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frustrated was posted 01/02/2004 01:36 pm by barbara h
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i could not handle morphine when i was in the hospital, it made me very nauseous. who the heck wants to eat if it results in vomiting. there are many postings on the PC board regarding pain. some of those patients are using an epidural and some are using an implanted pump. i would push for a pain specialist and i then would push for one of these two devices. i hope you are able to find relief for your dad. it's bad enough to suffer from this disease but, continual torture is intolerable. i will be thinking of you.

i've copied several of the messages from the PC board to expedite your search.

pain pump was posted 08/21/2003 08:33 pm by Kathy/Shaun My husband had the pain pump put in on Aug 5th and he loves it so do I he did have soreness and pain from stiches but other wise has done great with it. He can now eat with out getting sick as long as he eats small amounts at a time and very little discomfort pain level a 1 or 2 most of time the only side effect he has had in the last few days is headaches and they say thats from spinal fluid leakage they say that will take 1 to 2 months to stop that. hope this helps

from a nurses standpoint was posted 08/22/2003 05:24 pm by mel kathy, from a nurses standpoint, there is not much difference between a medtronic pump and an external permanent epidural (sometimes referred to as a dupens epidural). The medtronic pump is an implanted pump under the skin that is refilled by a needle about every month or so. It is usually placed under the skin in the right or left lower quadrant. The dupens epidural is external, meaning you have a bag attached to you at all times that delivers the medicine. Both are implanted catheters going directly to the spine for the administration of narcotics and sometimes numbing medicines. Both have similar infection risks. Usually the only difference is which one the insurance company will pay for. I have not seen too many headaches related to the placement of the epidural. If a headache occurs, drink something with caffeine or if it gets too bad, you can go to the hospital for a caffeine drip via IV or they can do a blood patch. You shouldnt have to put up with the headache long term. BYW, I am an oncology nurse at Cancer Treatment Center of America in Tulsa, OK and also the wife of a newly dx pc pt, he was dx wednesday and scheduled for a whipple on the 29th. Hope the info helps Mel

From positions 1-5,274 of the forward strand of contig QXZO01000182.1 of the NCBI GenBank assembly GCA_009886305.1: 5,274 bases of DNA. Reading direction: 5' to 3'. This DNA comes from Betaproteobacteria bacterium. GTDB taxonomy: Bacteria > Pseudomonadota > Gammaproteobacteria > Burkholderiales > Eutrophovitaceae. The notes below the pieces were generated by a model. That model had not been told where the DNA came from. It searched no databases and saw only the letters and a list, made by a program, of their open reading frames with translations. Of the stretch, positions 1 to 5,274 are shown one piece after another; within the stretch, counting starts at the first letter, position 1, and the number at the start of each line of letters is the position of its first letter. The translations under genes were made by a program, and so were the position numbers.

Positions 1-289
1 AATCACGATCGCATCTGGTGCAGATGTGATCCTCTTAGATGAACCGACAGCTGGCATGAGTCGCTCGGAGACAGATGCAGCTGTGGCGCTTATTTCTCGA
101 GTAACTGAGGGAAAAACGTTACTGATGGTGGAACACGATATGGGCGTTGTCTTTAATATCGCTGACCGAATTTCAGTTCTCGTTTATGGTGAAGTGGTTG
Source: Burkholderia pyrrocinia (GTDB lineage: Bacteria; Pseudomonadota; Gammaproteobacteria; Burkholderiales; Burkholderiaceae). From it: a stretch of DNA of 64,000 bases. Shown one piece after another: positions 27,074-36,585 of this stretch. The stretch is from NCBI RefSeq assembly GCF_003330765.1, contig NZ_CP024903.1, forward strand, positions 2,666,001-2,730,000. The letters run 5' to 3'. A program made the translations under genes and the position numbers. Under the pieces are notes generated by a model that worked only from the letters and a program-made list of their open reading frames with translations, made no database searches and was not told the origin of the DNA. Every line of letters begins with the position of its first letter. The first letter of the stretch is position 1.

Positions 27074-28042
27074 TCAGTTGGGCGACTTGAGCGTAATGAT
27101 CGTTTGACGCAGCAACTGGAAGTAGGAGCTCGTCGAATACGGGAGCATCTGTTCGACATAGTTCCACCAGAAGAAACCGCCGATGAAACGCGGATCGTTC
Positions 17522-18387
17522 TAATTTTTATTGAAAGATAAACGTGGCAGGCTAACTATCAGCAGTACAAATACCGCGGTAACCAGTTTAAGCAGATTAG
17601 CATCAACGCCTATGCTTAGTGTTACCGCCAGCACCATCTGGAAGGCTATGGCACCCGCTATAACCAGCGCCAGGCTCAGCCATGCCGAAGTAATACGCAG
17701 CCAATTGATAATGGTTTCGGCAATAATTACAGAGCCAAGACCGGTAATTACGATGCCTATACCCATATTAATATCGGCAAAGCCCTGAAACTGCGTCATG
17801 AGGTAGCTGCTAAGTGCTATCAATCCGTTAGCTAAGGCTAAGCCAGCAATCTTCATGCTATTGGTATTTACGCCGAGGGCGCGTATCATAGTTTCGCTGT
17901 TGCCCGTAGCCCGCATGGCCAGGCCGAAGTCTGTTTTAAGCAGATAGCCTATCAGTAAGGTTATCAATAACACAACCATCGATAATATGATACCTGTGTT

I agree was posted 09/27/2003 03:38 pm by Mel I agree with Claudia. Permanent epidural is the best way to go. Keeps pain controlled and the head clear. Talk to your doctor and request it.

Pain Control was posted on 11/06/2003 11:34 am by Erick Carpenter ecarp3940 There are a couple of options for pain control vs morphine and the like. My wife was put on a permanent epidural which controlled her pain 100% on just numbing meds. Her pain was localized in the lower back, and stomach. This is done by mounting a port on the ribs under the skin and tunnelling a small neoprene type tube to the back and into the spine where you can use anything from numbing meds like novocaine to morphine. The patient then can carry around their meds in a fanny pack that locks into the port via a small needle. (the site is numb from the epidural so they dont feel anything). It worked very well for my wife, and bypassed all of the problems associated with morphine and the like.

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